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SPRING recognizes the important role adequate financing plays in any effort to improve nutrition at scale. In its recently released Nutrition Strategy, USAID highlights the importance of financial systems, stating that political will for nutrition must be reflected through financial support, at both the national and sub-national levels.
Tracking financing support requires several steps: costing a national nutrition plan provides estimates of the funding needed to implement nutrition activities; analyzing current budgets (government and donor) creates estimates of funding allocated to implement nutrition activities; analyzing expenditures reveals what percent of allocated funds were spent; and tracking expenditures helps determine why funds did not reach their intended destination.
Maximizing the Quality of Scaling up Nutrition Programmes Framework (MQSUN), UNICEF, the World Bank, and others have completed a number of nutrition costing activities. Costing, however, is only half of the picture: stakeholders need to know whether or not sufficient funding is being channeled to nutrition to meet the estimated costs.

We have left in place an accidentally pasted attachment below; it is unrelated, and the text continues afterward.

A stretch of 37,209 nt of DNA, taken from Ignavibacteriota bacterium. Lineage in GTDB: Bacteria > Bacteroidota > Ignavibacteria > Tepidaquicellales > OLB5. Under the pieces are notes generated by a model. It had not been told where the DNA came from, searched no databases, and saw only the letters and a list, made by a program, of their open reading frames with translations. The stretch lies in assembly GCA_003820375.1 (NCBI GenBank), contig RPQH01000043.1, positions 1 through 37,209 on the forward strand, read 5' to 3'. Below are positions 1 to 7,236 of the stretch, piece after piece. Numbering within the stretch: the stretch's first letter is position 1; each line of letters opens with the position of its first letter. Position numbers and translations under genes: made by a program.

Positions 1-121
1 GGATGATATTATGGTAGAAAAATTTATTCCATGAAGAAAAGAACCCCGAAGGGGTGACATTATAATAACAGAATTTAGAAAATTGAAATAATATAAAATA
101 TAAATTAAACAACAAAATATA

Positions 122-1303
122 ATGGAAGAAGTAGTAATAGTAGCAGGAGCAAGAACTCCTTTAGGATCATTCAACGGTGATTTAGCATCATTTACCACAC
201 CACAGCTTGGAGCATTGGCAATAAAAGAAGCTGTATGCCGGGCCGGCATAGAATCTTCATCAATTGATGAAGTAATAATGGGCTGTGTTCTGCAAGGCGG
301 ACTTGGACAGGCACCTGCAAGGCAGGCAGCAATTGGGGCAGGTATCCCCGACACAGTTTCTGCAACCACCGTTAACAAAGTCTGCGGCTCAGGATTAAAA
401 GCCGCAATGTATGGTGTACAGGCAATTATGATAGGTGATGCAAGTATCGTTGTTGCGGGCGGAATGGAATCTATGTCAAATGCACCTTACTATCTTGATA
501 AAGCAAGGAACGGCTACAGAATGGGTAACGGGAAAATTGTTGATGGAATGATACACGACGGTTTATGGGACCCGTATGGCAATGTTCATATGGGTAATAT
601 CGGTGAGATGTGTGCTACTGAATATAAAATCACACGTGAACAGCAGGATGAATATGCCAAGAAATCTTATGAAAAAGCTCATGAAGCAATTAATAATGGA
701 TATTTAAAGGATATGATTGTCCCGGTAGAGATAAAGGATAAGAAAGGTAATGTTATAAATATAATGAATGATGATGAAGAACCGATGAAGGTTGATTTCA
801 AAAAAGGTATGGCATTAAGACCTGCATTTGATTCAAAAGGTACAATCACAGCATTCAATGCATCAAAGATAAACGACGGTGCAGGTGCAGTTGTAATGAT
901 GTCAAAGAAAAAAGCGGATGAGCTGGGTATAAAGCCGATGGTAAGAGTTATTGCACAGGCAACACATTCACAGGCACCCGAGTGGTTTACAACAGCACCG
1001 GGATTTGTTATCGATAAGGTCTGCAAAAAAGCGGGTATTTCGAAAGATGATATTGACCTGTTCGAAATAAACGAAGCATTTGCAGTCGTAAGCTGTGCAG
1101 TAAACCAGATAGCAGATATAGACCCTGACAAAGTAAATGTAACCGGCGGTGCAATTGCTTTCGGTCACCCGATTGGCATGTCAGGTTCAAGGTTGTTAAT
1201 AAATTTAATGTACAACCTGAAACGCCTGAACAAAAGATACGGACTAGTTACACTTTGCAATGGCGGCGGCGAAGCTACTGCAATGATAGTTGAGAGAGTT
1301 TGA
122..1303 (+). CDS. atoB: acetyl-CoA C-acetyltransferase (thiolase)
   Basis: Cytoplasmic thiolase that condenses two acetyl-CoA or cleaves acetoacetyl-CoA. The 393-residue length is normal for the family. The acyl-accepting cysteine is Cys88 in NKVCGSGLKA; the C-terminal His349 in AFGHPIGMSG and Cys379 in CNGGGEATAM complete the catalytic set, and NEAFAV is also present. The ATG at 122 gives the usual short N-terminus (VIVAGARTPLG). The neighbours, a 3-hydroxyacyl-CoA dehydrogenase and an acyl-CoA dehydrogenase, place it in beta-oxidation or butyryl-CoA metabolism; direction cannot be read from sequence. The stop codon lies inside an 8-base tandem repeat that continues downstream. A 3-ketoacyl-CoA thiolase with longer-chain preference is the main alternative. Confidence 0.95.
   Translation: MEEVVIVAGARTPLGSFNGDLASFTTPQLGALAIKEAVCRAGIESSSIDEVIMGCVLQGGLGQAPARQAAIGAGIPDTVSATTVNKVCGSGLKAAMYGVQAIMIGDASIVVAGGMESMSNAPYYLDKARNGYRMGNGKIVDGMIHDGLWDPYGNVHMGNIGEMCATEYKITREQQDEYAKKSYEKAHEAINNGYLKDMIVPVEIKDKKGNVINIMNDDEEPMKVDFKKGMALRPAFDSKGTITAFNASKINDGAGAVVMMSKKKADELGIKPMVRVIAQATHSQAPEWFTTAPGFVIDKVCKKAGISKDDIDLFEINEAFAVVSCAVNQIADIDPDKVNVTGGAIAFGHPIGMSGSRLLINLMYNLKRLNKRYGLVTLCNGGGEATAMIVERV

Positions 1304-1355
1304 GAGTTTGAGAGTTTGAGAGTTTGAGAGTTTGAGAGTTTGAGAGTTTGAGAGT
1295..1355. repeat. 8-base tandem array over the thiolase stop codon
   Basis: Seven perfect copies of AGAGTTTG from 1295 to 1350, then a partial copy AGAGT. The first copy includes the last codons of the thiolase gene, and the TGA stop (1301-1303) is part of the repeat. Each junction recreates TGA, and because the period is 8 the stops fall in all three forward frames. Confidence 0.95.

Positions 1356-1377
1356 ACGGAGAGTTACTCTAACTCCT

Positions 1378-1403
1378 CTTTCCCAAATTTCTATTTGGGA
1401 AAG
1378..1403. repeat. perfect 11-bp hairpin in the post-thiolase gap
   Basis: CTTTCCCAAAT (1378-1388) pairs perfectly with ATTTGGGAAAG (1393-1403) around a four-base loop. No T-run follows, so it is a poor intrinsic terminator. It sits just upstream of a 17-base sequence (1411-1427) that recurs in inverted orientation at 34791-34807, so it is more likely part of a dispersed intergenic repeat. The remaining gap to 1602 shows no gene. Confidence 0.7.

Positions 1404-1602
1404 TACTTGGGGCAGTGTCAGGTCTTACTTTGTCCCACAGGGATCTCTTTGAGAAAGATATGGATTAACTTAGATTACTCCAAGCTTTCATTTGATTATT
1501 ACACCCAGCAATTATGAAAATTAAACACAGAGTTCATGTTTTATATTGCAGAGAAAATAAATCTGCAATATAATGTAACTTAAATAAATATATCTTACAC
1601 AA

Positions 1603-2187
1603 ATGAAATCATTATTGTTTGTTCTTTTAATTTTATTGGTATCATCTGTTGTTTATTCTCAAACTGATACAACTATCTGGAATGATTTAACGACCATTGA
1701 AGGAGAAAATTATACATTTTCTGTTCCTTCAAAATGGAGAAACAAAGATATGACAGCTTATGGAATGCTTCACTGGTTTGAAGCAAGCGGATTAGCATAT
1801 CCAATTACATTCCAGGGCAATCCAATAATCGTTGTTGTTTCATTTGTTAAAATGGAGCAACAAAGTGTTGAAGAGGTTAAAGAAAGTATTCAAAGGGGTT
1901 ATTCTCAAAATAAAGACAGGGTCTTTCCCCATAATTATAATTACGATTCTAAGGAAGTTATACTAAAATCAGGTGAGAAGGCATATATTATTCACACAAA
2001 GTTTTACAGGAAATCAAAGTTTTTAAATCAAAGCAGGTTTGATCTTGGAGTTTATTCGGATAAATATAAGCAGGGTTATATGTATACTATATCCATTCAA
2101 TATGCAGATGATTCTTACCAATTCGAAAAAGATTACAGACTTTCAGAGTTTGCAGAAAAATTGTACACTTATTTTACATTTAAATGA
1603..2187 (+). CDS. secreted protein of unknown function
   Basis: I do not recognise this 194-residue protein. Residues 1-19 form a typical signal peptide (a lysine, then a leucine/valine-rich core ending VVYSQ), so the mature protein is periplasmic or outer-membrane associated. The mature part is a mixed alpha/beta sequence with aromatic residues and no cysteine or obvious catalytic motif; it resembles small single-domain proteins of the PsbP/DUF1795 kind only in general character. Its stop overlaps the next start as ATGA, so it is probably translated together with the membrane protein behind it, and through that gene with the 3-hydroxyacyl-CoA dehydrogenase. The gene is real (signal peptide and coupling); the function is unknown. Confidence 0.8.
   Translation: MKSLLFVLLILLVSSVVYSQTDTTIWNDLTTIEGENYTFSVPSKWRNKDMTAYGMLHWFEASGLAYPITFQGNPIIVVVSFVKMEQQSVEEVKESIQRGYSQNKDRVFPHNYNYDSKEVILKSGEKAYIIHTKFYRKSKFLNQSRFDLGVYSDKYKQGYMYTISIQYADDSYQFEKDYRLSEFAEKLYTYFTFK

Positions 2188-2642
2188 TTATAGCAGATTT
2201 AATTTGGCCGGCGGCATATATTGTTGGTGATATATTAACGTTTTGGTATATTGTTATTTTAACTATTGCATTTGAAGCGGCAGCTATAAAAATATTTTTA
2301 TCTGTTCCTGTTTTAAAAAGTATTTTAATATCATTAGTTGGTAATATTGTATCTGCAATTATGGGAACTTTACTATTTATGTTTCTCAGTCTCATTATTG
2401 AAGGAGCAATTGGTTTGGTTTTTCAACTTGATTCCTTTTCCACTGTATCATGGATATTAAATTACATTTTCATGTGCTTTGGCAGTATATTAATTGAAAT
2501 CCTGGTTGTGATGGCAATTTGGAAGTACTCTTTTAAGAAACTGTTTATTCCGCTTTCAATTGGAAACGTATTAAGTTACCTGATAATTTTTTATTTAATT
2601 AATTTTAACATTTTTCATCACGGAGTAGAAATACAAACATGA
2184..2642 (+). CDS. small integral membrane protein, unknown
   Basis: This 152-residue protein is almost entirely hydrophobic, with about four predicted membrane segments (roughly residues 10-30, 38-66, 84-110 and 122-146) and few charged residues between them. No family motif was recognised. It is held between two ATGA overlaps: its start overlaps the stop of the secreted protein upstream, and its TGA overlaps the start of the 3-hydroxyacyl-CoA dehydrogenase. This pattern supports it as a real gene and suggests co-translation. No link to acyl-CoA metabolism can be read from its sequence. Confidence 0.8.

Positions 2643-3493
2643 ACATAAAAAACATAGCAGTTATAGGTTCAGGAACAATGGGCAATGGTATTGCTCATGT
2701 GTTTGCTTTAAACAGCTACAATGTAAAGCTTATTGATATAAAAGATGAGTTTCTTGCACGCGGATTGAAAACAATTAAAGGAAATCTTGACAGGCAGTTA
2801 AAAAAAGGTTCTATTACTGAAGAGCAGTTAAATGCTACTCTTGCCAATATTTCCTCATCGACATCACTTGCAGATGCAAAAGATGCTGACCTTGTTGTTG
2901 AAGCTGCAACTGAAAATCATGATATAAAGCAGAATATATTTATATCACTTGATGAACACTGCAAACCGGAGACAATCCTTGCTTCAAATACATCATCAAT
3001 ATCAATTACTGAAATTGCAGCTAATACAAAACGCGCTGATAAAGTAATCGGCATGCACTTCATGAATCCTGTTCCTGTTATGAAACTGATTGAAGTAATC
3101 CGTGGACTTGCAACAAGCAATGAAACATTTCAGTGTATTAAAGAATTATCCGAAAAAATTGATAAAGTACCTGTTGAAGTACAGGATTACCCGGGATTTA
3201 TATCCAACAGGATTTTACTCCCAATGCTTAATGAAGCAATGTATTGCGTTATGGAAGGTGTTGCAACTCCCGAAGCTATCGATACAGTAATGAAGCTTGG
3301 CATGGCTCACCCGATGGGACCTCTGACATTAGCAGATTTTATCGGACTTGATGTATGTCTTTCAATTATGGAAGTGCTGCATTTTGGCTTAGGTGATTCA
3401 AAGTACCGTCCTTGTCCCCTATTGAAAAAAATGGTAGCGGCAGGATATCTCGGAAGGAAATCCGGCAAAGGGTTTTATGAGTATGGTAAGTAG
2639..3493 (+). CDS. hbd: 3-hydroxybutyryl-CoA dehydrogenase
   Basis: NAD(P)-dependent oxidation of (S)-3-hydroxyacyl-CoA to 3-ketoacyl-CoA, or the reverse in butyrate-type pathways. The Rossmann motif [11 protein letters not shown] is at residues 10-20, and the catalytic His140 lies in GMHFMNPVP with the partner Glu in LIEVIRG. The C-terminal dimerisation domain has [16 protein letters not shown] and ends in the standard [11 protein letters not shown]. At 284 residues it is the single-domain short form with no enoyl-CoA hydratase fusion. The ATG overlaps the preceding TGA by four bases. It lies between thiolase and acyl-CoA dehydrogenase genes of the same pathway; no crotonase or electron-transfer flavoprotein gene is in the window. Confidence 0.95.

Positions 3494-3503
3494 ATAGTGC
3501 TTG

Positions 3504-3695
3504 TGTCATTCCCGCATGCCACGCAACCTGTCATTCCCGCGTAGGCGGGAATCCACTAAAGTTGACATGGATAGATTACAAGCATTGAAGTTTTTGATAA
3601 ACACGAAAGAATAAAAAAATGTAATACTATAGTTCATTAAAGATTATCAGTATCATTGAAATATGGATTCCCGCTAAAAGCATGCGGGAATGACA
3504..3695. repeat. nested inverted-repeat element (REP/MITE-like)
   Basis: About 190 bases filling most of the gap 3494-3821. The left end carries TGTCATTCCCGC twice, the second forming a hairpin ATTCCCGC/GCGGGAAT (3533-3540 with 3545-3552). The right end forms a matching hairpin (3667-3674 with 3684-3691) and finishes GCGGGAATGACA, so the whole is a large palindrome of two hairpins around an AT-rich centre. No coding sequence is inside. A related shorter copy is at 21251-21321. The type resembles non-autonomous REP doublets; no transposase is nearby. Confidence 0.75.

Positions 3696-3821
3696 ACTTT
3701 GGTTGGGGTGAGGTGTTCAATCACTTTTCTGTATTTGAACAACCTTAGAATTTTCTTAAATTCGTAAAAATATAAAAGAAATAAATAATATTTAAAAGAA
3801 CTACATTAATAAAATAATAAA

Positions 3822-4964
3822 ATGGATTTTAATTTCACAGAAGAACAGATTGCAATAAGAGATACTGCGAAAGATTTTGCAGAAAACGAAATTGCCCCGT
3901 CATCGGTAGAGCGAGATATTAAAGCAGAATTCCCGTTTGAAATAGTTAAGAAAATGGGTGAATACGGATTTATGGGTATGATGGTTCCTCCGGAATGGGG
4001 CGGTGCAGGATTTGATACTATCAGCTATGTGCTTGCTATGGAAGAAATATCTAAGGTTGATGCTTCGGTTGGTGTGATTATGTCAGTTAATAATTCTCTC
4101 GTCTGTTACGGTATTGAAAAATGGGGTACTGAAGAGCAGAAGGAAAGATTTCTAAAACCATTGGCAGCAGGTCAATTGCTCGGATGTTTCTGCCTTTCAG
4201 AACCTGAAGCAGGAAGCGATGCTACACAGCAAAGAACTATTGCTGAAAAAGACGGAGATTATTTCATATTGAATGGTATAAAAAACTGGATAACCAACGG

SPRING focuses on the second step—estimating what funding is allocated to implement nutrition activities—and, to the extent that there are available data, how much of that funding was spent. This is what SPRING means by "budget analysis." The resulting information can improve advocacy for nutrition funding, increase funding transparency, and facilitate negotiations for donor funding.
Building from the Scaling Up Nutrition (SUN) movement's "three-step" methodology, we have worked with stakeholders in Uganda and Nepal to identify nutrition funding from various sources and across sectors. Complementing other efforts to identify and track nutrition spending, we have developed a methodology for this work that emphasizes the multisectoral nature of nutrition and encourages local ownership of the process through technical assistance and provision of tools to country-level policymakers.
Download "Funding the Cause" (PDF, 2.4 MB), a presentation on this subject given at the 2015 IHEA Conference.